The Supreme Court, in an order released on Sunday evening, directed the Central Government to ensure that the deficit in the supply of oxygen to the national capital is rectified within two days.
It also directed the Centre to prepare, in collaboration with the states, a buffer stock of oxygen for emergency purposes and decentralize the location of the emergency stocks.
“The emergency stocks shall be created within the next four days and is to be replenished on a day to day basis, in addition to the existing allocation of oxygen supply to the states”, the court said.
A bench of Justices DY Chandrachud, L Nageswara Rao and Ravindra Bhat also directed the Central Government and state governments to notify all Chief Secretaries/Directors Generals of Police/Commissioners of Police that any clampdown on information on social media or harassment caused to individuals seeking or delivering help on any platform will attract a coercive exercise by the court against them.
“It is with deep distress that we note that individuals seeking help on such platforms have been targeted, by alleging that the information posted by them is false and has only been posted in social media to create panic, defame the administration or damage the “national image”. We do not hesitate in saying that such targeting shall not be condoned”, the bench said.
In these trying times, the Court said, those desperately seeking help for their loved ones on these platforms should not have their misery compounded through the actions of the State and its instrumentalities.
It added preventing clampdowns on sharing of information on online platforms was not just in the interest of individuals sharing the information, but the larger democratic structures of our nation.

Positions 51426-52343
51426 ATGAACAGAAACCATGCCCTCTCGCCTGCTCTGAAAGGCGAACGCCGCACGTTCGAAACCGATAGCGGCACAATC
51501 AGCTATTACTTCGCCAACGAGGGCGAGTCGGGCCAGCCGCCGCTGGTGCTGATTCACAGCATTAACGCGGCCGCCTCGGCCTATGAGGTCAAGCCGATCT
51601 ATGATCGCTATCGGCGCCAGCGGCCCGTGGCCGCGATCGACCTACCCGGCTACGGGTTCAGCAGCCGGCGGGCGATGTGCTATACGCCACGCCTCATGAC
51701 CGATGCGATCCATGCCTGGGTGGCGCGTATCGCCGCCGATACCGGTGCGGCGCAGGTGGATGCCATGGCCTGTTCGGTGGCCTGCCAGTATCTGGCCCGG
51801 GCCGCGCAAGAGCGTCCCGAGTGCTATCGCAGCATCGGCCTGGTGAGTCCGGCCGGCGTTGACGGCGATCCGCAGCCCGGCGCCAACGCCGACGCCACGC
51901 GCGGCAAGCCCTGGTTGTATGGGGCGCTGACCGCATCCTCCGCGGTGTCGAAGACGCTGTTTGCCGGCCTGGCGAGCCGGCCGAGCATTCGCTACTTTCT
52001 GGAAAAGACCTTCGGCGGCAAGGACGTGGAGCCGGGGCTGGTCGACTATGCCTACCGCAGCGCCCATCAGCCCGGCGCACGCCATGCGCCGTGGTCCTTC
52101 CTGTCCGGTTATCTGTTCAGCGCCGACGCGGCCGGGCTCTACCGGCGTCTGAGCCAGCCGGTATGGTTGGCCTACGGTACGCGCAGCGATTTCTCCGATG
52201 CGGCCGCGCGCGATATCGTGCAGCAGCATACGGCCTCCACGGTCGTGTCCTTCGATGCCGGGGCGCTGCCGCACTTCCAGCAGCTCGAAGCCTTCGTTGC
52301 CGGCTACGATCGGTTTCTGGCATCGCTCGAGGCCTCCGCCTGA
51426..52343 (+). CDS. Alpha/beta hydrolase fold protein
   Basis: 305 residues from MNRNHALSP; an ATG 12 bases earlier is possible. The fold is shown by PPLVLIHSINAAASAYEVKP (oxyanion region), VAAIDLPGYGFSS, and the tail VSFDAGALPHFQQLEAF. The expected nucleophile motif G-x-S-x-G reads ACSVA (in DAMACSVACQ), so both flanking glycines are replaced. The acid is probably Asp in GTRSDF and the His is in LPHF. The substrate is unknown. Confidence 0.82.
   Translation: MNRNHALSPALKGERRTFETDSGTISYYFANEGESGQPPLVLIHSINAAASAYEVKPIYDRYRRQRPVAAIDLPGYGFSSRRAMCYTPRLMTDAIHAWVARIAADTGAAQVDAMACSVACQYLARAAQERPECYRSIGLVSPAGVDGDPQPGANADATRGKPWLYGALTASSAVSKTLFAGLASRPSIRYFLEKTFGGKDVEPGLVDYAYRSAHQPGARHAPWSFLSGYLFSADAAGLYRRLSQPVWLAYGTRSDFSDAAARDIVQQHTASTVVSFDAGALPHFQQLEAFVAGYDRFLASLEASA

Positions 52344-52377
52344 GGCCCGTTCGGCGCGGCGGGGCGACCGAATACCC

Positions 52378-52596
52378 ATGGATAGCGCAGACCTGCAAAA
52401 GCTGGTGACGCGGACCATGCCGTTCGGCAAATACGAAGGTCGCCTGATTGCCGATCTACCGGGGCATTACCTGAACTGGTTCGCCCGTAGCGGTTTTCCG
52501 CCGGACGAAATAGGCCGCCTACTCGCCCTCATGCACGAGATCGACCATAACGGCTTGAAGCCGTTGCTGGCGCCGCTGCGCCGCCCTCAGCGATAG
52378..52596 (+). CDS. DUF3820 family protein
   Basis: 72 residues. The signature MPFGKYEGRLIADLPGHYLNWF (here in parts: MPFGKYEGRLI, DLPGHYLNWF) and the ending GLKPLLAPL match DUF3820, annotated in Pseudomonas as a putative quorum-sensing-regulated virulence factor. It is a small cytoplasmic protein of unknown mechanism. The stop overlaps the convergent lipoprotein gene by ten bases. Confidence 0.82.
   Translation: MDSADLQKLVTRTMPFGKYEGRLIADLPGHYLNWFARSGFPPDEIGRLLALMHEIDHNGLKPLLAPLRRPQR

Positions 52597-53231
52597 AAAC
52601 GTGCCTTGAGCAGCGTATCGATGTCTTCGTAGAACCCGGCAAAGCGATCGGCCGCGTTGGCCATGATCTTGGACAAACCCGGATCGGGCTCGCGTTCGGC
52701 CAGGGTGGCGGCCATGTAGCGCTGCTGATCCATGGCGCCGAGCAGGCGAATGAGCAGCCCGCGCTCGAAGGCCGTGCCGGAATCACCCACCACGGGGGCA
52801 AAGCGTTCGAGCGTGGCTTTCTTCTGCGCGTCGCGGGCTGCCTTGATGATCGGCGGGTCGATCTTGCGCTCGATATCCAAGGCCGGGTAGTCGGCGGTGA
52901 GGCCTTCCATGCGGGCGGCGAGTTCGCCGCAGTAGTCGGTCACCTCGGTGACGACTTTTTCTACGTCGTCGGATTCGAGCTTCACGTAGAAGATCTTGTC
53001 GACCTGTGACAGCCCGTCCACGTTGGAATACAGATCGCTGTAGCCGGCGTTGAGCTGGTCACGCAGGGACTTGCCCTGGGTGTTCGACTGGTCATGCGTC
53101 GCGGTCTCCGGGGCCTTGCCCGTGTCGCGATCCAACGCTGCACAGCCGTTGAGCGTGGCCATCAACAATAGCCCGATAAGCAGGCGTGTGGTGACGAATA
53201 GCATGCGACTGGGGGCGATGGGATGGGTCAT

“Without the ready availability of such information, it is entirely possible that the COVID-19 pandemic may turn into a tragedy worse than what it already is”, the Court said.
It added sharing information widely would help in the creation of a “collective public memory” of this pandemic.
The bench said the court’s Registrar would send a copy of the order to all the district magistrates in the country.
Besides, the bench directed the Centre to formulate a national policy within two weeks on admissions to hospitals which shall be followed by all state governments.
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“Till the formulation of such a policy by the Central Government, no patient shall be denied hospitalization or essential drugs in any State/UT for lack of local residential proof of that State/UT or even in the absence of identity proof,” the court said.
It asked the Centre to revisit its initiatives and protocols, including the availability of oxygen, availability and pricing of vaccines, availability of essential drugs at affordable prices, even as it suggested the Centre and the state governments consider imposing a ban on mass gatherings and super spreader events.
They may also consider imposing a lockdown to curb the virus in the second wave in the interest of public welfare. It, however, made it clear that if a lockdown is imposed, arrangements must be made beforehand to cater to the needs of marginalised communities, it said.
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On the issue of augmenting the healthcare workforce, the court recommended that the Centre consider whether a large number of medical, nursing and pharmacy students, who graduated in 2020 and would be in the process of graduating in 2021, be available for the job.
It said Centre should also consider using the health care workforce available with the armed forces and paramilitary forces for the purpose of vaccination.
The court will now hear the matter on May 10.
The article was originally published in The Leaflet.